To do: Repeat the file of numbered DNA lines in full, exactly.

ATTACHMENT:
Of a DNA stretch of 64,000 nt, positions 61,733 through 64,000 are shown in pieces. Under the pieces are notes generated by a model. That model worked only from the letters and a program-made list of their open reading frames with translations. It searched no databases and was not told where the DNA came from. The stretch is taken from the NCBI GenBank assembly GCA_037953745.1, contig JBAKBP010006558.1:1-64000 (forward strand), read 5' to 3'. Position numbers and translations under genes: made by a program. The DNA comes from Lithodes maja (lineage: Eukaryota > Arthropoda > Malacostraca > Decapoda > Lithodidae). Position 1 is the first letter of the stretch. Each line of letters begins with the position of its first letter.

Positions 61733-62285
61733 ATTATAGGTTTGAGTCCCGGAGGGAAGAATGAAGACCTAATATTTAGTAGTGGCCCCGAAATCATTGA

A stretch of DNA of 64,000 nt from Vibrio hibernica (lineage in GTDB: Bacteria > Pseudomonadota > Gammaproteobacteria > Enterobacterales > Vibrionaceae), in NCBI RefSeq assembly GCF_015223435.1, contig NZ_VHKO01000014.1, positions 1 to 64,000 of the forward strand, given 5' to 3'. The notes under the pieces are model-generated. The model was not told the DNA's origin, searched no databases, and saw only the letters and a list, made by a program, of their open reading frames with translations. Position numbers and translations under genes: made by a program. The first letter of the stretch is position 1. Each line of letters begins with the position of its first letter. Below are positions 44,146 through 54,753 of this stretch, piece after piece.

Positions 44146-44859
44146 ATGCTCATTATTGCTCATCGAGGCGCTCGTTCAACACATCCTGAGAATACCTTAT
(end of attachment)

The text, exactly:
Of a DNA stretch of 64,000 nt, positions 61,733 through 64,000 are shown in pieces. Under the pieces are notes generated by a model. That model worked only from the letters and a program-made list of their open reading frames with translations. It searched no databases and was not told where the DNA came from. The stretch is taken from the NCBI GenBank assembly GCA_037953745.1, contig JBAKBP010006558.1:1-64000 (forward strand), read 5' to 3'. Position numbers and translations under genes: made by a program. The DNA comes from Lithodes maja (lineage: Eukaryota > Arthropoda > Malacostraca > Decapoda > Lithodidae). Position 1 is the first letter of the stretch. Each line of letters begins with the position of its first letter.

Positions 61733-62285
61733 ATTATAGGTTTGAGTCCCGGAGGGAAGAATGAAGACCTAATATTTAGTAGTGGCCCCGAAATCATTGA

A stretch of DNA of 64,000 nt from Vibrio hibernica (lineage in GTDB: Bacteria > Pseudomonadota > Gammaproteobacteria > Enterobacterales > Vibrionaceae), in NCBI RefSeq assembly GCF_015223435.1, contig NZ_VHKO01000014.1, positions 1 to 64,000 of the forward strand, given 5' to 3'. The notes under the pieces are model-generated. The model was not told the DNA's origin, searched no databases, and saw only the letters and a list, made by a program, of their open reading frames with translations. Position numbers and translations under genes: made by a program. The first letter of the stretch is position 1. Each line of letters begins with the position of its first letter. Below are positions 44,146 through 54,753 of this stretch, piece after piece.

Positions 44146-44859
44146 ATGCTCATTATTGCTCATCGAGGCGCTCGTTCAACACATCCTGAGAATACCTTAT